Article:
The Clorox Company has incurred $49 million in costs related to an August 2023 cyberattack as of Dec. 31, according to a recent Securities and Exchange Commission filing.
The costs primarily relate to third-party consulting services, including information technology recovery and forensics work, as well as “incremental operating expenses” accrued as a result of system disruptions, according to the filing.
The company said it expects to incur “lessening costs related to the cyberattack in future periods.”
Oakland, California-headquartered Clorox makes household products such as Clorox bleach, Pine-Sol and Fresh Step cat litter.
The company disclosed last August that it had identified unauthorized activity on some of its IT systems. After becoming aware of the breach, the company took steps such as placing certain systems offline and engaging third-party cybersecurity experts to support investigation and recovery efforts, according to the SEC filing.
Despite these efforts, the incident resulted in “wide-scale disruptions to the Company’s business operations throughout the remainder of the quarter ended September 30, 2023,” the filing said.
The system disruptions triggered order processing delays and “significant product outages,” negatively impacting net sales and earnings, the company said.
The disclosure highlights the escalating costs of cybersecurity breaches and related pressures weighing on the office of the CFO.
The global average cost of a data breach between March 2022 and March 2023 was $4.45 million, a 15% increase over three years and an all-time high, according to IBM. Detection and escalation costs jumped 42% during the same period, representing the highest portion of breach costs, and indicating a shift towards more complex breach probes, the research found.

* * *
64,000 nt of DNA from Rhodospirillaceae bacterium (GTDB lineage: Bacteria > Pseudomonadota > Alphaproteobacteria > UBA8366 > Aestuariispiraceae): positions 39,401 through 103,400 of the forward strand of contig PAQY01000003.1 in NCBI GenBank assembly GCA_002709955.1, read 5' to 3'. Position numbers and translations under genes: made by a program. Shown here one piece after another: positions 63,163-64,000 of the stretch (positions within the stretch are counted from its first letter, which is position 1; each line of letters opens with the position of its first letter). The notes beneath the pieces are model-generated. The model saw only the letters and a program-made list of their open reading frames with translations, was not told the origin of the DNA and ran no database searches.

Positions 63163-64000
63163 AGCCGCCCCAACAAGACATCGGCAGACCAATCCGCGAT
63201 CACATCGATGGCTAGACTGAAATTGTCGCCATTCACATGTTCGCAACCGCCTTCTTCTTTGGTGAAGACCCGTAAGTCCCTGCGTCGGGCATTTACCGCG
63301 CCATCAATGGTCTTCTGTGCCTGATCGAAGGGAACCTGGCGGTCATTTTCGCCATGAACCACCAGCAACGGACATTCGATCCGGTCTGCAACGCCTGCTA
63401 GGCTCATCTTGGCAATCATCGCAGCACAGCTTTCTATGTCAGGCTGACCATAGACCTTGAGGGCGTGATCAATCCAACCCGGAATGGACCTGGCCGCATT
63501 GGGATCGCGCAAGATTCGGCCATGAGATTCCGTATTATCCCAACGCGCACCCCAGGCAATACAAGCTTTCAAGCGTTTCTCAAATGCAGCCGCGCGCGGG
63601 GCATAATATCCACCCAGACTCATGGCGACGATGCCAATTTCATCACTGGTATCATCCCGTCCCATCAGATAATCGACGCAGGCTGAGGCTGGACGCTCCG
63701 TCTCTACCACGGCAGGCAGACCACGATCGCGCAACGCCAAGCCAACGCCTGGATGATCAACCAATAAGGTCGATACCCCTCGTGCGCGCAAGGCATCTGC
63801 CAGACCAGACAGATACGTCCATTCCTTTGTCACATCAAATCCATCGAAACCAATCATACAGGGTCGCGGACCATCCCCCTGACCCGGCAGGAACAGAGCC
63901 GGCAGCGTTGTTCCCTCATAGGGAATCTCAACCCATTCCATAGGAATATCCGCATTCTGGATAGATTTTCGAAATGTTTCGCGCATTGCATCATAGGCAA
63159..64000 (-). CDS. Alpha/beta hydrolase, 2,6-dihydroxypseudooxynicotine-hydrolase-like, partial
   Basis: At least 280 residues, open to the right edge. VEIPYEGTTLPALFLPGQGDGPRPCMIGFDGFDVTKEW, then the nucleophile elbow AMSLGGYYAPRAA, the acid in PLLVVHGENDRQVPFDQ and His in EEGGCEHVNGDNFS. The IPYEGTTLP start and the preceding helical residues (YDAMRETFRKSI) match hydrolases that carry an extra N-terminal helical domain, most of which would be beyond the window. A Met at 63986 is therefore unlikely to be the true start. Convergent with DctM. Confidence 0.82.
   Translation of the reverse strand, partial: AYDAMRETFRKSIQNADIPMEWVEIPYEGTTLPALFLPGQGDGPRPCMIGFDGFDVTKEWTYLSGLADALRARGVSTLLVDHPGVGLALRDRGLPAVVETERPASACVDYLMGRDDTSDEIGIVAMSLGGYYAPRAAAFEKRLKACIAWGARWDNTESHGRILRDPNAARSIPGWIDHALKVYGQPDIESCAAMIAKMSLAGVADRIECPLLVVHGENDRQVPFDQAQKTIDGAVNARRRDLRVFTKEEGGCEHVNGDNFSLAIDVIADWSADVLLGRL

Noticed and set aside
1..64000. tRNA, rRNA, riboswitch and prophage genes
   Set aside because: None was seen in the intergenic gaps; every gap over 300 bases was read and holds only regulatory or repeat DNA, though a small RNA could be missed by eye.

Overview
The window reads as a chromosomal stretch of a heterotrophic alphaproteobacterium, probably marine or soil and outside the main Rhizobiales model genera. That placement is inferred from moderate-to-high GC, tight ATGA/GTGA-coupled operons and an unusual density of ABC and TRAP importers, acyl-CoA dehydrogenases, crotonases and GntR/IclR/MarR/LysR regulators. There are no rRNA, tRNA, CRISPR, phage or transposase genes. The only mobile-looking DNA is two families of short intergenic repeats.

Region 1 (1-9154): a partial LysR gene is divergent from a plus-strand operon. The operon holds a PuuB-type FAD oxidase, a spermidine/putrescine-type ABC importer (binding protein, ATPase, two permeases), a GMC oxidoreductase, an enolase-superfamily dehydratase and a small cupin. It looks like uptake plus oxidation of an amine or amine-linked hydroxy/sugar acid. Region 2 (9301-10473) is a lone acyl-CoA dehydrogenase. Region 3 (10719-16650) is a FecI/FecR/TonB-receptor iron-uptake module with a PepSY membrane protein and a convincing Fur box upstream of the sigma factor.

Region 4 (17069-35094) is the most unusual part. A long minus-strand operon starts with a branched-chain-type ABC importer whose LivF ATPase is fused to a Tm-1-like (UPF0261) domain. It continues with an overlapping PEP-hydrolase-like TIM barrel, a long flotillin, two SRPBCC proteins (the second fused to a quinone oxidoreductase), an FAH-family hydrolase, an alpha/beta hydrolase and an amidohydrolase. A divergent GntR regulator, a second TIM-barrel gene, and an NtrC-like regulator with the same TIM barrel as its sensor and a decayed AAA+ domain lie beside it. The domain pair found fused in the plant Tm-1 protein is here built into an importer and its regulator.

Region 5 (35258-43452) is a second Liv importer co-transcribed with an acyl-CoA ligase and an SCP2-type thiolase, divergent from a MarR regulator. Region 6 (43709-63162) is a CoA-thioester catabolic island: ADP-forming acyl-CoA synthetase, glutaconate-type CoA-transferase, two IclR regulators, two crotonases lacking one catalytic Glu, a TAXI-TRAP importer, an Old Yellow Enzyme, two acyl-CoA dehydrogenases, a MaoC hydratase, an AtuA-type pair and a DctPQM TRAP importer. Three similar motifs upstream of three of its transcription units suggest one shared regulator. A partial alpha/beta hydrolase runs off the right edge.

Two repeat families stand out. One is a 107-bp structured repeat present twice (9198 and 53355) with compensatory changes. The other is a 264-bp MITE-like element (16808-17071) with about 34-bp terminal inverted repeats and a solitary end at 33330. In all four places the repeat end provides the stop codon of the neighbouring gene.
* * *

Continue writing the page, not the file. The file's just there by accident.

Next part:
Meanwhile, businesses are also grappling with heightened regulatory risks associated with cybersecurity.
The SEC last October sued Austin, Texas-based software provider SolarWinds and its chief information security officer, Timothy Brown, for allegedly defrauding investors by mischaracterizing cybersecurity practices that were in place at the company leading up to a major breach discovered in December 2020. The company has denied the charges.
In December, the SEC began enforcing new rules that require public companies to disclose “material” cybersecurity incidents within four days of determining that it is a material breach. The rules, which build on prior agency guidance, substantially raise the stakes for public companies and their executives, including CFOs, analysts say.
“I think we’ve already seen the SEC kind of turning up the heat on this issue, and the stakes are even higher with a formal rule now in place,” Cara Peterman, a partner in Alston & Bird’s Securities Litigation Group, previously told CFO Dive.